Dec 14, 2011

Hearing Loss

Hearing Loss.
Hearing loss and the misunderstanding that comes from it often serve as joke material. But hearing problems are responsible for a lot of anger and depression. Just think: you can't hear what people are saying to you, or you misunderstand them, so they speak louder to you, and you feel as though you're being insulted, or scolded, then accuse the other people of being rude. Complicated, eh? Plus, imagine the consequences of not being able to hear your alarm clock, the warning signal of railway crossing, or the ringing of your cooking timer. Disastrous, aren't they?

Contrary to myth, hearing loss is not only the problems of the aged. The majority of people with hearing impairment belong to the productive age group. That's because a lot of people nowadays are exposed to dangerous levels of noise. Live, open-air rock concerts with their gigantic speakers are not the only source of sonic blasts. Our ears are constantly battered by video arcades; firecrackers, household appliances like food processors and hair dryers, vehicles like rumbling trucks and motorcycles, not to mention the music blaring from our earphones. So how do these noise explosions affect our windows to the voices of the world, and how can we prevent hearing loss? Read on.

How We Hear
Sound travels through the air in waves. The outer part of our ear collects and focuses these waves and channels them to the ear canal. At the end of the canal is the thin tympanic membrane, which vibrates when the sound waves hit it. The vibration is then transmitted through the small bones in the ear, until it reaches a tiny snail-like organ called the cochlea. The cochlea contains fluid that will ripple in response to the vibration tranmitted by the bones. The movement of the fluid stirs the tiny hairs inside the cochlea and in turn, the swaying of the tiny hairs triggers the launching of chemicals to the brain, which then interprets the sound.

Noise Damage
Although many things can damage your hearing, noise is still the number one offender. Very loud sound especially at close range and for a long duration, destroy the tiny hairs inside the cochlea. The hairs closer to the outside of the cochlea, the more sensitive ones, will be the first to get damaged, so the first sign that you're having trouble hearing is that you have difficulty catching high-pitched sounds like the voices of children and women.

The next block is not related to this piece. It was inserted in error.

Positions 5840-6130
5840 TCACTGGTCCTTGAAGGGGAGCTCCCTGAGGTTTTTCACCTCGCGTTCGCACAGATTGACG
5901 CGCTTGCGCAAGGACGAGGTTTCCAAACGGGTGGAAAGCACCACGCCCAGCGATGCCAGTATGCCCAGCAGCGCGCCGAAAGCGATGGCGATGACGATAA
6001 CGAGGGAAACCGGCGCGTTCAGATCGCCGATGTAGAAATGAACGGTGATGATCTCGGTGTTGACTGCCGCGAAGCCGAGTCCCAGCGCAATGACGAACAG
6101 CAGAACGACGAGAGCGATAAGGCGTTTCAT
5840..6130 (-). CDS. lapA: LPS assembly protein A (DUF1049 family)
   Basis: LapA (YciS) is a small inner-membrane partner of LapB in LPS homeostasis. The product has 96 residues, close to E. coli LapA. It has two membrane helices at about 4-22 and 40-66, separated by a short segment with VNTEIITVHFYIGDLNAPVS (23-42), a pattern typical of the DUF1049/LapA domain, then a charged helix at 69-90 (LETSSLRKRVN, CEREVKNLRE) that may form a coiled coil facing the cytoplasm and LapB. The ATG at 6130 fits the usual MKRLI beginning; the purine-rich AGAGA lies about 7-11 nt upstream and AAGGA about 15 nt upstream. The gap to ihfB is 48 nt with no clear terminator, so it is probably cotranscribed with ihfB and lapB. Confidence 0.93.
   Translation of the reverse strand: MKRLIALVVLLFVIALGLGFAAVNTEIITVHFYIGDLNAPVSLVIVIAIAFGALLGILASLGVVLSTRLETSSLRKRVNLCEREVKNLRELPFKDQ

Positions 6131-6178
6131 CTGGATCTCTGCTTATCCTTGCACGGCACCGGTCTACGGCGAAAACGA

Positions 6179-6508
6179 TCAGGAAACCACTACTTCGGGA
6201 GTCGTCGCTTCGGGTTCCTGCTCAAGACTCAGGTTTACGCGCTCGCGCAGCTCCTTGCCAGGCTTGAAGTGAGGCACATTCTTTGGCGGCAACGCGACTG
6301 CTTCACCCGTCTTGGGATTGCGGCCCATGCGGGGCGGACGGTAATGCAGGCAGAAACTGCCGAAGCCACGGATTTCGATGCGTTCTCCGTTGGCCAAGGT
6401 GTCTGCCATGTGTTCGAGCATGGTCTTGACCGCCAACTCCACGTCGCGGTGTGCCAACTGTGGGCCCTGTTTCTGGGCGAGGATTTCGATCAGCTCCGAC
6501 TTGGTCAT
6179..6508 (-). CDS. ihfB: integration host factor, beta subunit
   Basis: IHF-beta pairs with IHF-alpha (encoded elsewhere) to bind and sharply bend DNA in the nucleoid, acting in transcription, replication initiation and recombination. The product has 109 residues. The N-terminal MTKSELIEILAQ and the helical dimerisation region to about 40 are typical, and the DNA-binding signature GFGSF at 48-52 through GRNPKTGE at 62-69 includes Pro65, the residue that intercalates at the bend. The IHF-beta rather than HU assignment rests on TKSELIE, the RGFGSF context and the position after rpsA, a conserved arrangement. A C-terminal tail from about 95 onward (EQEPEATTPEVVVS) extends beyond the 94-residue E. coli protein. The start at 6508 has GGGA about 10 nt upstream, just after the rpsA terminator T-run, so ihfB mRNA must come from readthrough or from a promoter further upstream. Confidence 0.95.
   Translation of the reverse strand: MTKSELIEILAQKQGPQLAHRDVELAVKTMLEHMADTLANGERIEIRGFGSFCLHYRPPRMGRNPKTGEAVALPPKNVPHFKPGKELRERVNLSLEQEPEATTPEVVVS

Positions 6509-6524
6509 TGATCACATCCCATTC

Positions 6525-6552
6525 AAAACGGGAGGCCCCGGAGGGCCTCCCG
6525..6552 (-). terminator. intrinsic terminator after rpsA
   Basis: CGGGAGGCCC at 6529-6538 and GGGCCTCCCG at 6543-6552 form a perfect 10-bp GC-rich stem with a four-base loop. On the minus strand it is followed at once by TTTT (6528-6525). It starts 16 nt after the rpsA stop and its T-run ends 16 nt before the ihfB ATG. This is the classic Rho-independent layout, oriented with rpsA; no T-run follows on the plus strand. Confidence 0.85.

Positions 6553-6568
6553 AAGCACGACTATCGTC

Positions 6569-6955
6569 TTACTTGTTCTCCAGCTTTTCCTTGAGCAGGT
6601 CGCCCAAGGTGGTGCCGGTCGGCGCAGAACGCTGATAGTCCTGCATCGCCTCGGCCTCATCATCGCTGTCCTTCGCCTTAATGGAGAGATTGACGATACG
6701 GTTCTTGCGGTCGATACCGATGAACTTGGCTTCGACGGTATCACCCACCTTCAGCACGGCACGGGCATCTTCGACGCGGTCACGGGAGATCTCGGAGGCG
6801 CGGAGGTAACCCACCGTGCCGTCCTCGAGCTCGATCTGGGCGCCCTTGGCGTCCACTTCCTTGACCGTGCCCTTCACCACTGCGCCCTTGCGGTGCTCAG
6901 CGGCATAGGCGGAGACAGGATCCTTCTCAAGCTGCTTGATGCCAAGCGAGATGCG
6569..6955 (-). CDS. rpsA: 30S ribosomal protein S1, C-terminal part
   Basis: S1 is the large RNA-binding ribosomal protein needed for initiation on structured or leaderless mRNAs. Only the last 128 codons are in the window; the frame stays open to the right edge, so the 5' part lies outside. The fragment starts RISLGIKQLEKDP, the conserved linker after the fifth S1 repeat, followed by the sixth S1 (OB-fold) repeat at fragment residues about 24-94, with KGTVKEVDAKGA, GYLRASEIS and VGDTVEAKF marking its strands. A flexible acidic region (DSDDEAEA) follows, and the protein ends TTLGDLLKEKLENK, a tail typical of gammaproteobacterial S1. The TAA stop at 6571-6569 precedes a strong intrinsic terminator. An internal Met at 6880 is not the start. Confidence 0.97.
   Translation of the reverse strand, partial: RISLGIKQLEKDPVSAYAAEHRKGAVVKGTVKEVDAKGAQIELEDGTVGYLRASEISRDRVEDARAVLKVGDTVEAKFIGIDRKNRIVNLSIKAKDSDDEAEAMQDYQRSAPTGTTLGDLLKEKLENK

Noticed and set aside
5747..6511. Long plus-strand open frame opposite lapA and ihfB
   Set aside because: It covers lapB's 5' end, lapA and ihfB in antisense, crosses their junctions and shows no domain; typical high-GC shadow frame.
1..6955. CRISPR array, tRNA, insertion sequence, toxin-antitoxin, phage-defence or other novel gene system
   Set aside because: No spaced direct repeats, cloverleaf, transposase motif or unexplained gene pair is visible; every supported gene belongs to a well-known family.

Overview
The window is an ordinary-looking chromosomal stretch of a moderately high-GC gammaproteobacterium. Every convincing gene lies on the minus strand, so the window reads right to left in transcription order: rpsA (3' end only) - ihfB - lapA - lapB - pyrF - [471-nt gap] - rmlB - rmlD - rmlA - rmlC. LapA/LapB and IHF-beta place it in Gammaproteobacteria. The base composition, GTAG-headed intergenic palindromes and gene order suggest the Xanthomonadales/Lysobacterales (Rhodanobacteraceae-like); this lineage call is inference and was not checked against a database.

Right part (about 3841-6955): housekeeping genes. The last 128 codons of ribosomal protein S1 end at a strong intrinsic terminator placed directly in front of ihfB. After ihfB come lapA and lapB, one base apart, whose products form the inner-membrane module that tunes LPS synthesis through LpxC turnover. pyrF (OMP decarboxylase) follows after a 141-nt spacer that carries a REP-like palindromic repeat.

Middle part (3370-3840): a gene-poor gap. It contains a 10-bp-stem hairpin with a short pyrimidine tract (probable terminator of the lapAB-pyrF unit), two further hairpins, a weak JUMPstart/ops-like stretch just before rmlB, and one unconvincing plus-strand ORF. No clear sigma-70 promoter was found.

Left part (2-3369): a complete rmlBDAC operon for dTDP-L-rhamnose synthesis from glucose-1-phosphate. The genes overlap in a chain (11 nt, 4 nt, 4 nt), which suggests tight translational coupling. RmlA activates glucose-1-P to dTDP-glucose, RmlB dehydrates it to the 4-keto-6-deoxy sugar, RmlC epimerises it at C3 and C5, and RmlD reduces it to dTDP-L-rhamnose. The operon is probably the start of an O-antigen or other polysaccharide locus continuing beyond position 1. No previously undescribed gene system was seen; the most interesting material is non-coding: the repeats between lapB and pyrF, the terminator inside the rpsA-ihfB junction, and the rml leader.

Many people don't realize that their hearing is dam-aged because the problem usually develops gradually But you will know that the noise level around you is dangerous if:
• you can't hear someone a meter away.
• you have pain in your ears after leaving a noisy area
• you hear ringing or buzing (tinnitus) in your ears immediately after expsure to noise.
• You suddenly have difficulty understanding speech after exposure to noise; you can hear people talking but you cannot understand them.

So what can we do to keep our sound radar shipshape?
• Limit exposure time to noisy activities.
• At home, turn down the volume on the television, (radio, stereo, or walkman.)
• Wear ear plugs or muffs when working with loud machineries like motorcycles, etc.
• Buy quieter products (compare dB (decibel) ratings on the packaging- the smaller the better).
• Reduce the number of noisy appliances running at the same time at home or in your work place.
Now that you know how delicate your hearing is and how dangerous loud noise can be, go easy on the volume button on your discman, will you?

140 decibels (gunshot, jet engine at take-off) : Immediate damage to hearing
125 decibels (firecrackers) : Pain threshold
120 decibels (rock-concerts) : Risk of hearing damage in 7 minutes
115 decibels (baby’s cry, jet' skis) : Risk of hearing damage in 15 minutes
105 decibels (jackhammer, helicopters) : Risk of hearing damage in hour
100 decibels (chainsaw, stereo headphones) : Risk of hearing damage in 2 hour
95 decibels (motorcycles) : Risk of hearing damage in 4 hours
90 decibels (lawn mower, truck traffic) : Risk hearing damage in 8 hours
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